Day-Lewis shifts between theatre and film for most of the early 1980s, joining the Royal Shakespeare Company and playing Romeo in Romeo and Juliet and Flute in A Midsummer Night’s Dream, before appearing in the 1984 film The Bounty. He stars in My Beautiful Laundrette (1985), his first critically acclaimed role, and gains further public notice with A Room with a View (1985). He then assumes leading man status with The Unbearable Lightness of Being (1988).

One of the most acclaimed actors of his generation, Day-Lewis has earned numerous awards, including three Academy Awards for Best Actor for his performances in My Left Foot (1989), There Will Be Blood (2007), and Lincoln (2012), making him the only male actor in history to have three wins in the lead actor category and one of only three male actors to win three Oscars. He is also nominated in this category for In the Name of the Father (1993) and Gangs of New York (2002). He has also won four BAFTA Awards for Best Actor in a Leading Role, three Screen Actors Guild Awards, and two Golden Globe Awards. In November 2012, Time names Day-Lewis the “World’s Greatest Actor.”

In 2008, while receiving the Academy Award for Best Actor for There Will Be Blood from Helen Mirren, who presented the award, Day-Lewis kneels before her and she taps him on each shoulder with the Oscar statuette, to which he quips, “That’s the closest I’ll come to ever getting a knighthood.” In November 2014, Day-Lewis is formally knighted by Prince William, Duke of Cambridge at Buckingham Palace for services to drama.

Day-Lewis and his wife, Rebecca Miller, have lived in Annamoe, County Wicklow since 1997.


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Birth of Jim Sheridan, Playwright, Director & Producer

jim-sheridanJim Sheridan, Irish playwright, screenwriter, film director, and film producer, is born in Dublin on February 6, 1949. In the few years from 1989 to 1993, Sheridan makes three acclaimed films set in Ireland (My Left Foot, The Field, and In the Name of the Father) that between them receive a remarkable 13 Academy Award nominations. Sheridan has personally received six Academy Award nominations. In addition to the above-mentioned films, he is also known for the films The Boxer and In America.

Sheridan is born to Anna and Peter Sheridan Snr and raised in the inner city of Dublin. He is the brother of playwright Peter Sheridan. The family runs a lodging house, while Anna Sheridan works at a hotel and Peter Sheridan Snr is a railway clerk with CIÉ. Sheridan’s early education is at a Christian Brothers school. In 1969 he attends University College Dublin to study English and History. He becomes involved in student theater there, where he meets Neil Jordan, who also is later to become an important Irish film director. After graduating from UCD in 1972, Sheridan and his brother begin writing and staging plays, and together found the Project Theatre Company.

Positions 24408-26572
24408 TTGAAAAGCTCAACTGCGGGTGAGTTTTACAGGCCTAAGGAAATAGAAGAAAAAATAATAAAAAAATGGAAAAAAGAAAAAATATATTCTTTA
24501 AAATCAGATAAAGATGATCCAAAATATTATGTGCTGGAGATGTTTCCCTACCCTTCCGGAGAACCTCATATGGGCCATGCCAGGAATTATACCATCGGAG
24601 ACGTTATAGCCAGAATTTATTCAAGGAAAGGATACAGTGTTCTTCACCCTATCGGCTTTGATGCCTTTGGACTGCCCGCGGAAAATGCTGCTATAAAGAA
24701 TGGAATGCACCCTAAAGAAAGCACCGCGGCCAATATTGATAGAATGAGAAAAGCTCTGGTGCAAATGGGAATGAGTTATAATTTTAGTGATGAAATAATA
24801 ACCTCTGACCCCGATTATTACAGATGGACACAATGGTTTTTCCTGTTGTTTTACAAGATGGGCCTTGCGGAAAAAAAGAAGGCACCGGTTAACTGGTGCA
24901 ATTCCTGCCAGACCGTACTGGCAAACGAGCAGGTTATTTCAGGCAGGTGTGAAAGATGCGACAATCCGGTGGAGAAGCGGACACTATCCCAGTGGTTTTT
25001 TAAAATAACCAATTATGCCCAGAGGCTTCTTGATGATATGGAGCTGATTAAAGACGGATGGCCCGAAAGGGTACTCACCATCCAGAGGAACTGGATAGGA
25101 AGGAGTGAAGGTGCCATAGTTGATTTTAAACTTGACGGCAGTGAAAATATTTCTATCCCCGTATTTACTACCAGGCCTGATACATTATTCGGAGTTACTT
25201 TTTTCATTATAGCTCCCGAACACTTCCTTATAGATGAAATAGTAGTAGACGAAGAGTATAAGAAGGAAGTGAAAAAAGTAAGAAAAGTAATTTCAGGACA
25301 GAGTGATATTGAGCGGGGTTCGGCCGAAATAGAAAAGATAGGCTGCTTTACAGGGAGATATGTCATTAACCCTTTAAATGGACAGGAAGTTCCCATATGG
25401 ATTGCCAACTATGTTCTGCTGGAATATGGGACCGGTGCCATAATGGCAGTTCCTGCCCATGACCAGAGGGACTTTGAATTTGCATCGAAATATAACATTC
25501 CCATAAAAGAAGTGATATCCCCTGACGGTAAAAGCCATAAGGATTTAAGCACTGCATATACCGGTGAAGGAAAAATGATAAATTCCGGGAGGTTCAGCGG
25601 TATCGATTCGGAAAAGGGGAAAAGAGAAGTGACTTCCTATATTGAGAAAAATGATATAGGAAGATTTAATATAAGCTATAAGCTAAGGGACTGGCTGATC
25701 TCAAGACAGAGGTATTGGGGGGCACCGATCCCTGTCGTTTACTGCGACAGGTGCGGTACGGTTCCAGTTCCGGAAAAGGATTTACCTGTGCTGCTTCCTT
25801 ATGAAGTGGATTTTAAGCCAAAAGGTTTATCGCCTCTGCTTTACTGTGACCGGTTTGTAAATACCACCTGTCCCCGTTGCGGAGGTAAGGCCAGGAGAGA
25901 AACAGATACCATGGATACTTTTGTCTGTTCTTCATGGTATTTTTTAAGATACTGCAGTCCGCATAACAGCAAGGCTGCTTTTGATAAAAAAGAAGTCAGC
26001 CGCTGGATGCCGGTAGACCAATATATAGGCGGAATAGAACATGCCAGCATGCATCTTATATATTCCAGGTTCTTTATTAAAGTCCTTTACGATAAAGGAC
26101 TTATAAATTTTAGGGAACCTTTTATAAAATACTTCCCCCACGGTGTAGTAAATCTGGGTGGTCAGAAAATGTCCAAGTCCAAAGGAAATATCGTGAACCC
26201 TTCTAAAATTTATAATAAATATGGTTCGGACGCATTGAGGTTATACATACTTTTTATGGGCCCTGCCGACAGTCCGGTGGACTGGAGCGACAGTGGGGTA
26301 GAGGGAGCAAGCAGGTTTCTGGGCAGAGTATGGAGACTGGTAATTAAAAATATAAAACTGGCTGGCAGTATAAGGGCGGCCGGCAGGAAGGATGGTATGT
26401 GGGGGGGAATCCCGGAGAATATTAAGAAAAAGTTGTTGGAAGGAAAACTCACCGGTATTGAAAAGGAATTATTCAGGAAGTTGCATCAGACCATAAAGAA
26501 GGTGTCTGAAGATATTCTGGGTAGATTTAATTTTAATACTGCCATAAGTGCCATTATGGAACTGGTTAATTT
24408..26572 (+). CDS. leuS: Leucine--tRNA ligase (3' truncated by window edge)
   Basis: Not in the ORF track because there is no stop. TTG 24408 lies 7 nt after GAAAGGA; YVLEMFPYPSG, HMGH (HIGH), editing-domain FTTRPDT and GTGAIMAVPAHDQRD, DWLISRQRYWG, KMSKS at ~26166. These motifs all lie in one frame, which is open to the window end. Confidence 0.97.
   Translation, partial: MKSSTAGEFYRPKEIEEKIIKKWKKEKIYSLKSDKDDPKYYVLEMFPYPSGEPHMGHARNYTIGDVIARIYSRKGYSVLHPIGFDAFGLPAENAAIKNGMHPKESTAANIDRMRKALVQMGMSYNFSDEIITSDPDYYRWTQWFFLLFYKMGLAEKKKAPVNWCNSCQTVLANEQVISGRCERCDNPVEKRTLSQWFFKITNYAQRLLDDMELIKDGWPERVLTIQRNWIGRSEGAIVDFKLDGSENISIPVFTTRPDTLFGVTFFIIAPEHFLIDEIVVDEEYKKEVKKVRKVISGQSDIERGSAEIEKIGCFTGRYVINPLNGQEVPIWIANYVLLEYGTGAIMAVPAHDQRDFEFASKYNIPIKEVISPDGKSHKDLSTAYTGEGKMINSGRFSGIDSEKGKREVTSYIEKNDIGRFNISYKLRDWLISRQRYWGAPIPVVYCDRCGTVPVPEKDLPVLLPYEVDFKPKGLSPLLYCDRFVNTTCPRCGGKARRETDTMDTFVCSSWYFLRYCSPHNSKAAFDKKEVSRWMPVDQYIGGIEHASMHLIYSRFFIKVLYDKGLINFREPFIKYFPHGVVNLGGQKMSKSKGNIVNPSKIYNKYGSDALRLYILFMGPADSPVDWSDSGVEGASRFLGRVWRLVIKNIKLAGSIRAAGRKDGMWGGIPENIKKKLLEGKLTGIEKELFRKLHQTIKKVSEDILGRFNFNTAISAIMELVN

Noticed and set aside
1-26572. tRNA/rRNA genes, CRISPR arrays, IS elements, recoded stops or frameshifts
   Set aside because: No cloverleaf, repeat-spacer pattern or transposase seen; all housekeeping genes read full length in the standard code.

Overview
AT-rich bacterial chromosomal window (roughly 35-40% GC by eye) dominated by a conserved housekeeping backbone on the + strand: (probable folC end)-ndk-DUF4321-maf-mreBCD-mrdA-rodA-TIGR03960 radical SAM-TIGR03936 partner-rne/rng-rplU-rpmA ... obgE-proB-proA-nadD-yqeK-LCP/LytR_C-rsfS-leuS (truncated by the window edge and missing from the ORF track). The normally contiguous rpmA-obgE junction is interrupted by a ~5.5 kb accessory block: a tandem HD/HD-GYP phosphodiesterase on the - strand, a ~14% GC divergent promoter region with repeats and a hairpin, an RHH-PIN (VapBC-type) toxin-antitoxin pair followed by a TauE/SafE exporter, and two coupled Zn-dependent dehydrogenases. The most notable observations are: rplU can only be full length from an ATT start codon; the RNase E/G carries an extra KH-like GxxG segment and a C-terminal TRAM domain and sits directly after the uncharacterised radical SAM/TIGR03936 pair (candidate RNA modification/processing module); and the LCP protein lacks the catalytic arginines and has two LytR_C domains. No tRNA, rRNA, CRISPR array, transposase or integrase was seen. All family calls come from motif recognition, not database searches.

In 1981, Sheridan emigrates to Canada, but eventually settles in the Hell’s Kitchen section of New York City. He enrolls in New York University‘s Tisch School of the Arts and becomes the artistic director of the Irish Arts Center.

Sheridan returns to Ireland in the late 1980s. In 1989, he directs My Left Foot, which becomes a critical and commercial success and wins Daniel Day-Lewis and Brenda Fricker Academy Awards. He follows that with The Field starring Richard Harris in 1990, then with In the Name of the Father in 1993, a fictionalized re-telling of the case of the Guildford Four. The film wins the Golden Bear at the 44th Berlin International Film Festival.

In 1996 he co-writes Some Mother’s Son with Terry George. The Boxer, with Daniel Day-Lewis, is nominated for a Golden Globe Award for best film drama in 1997. In 2003, he releases the semi-autobiographical In America, which tells the story of a family of Irish immigrants trying to succeed in New York. The film receives positive reviews and earns Samantha Morton and Djimon Hounsou Academy Award nominations. In 2005 he releases Get Rich or Die Tryin’, a film starring rap star 50 Cent. He is connected with the upcoming film adaptation of Artemis Fowl and is rumoured to have written the screenplay and been asked to direct it.

Sheridan helms the 2009 film Brothers, starring Tobey Maguire and Jake Gyllenhaal, which is shot in New Mexico. He also directs the thriller Dream House, which stars Daniel Craig, Naomi Watts, and Rachel Weisz.

Sheridan has a wife, Fran, and three daughters, Naomi Sheridan, Kirsten Sheridan, and Tess Sheridan, with whom he has collaborated, most notably with Naomi and Kirsten on the screenplay for In America.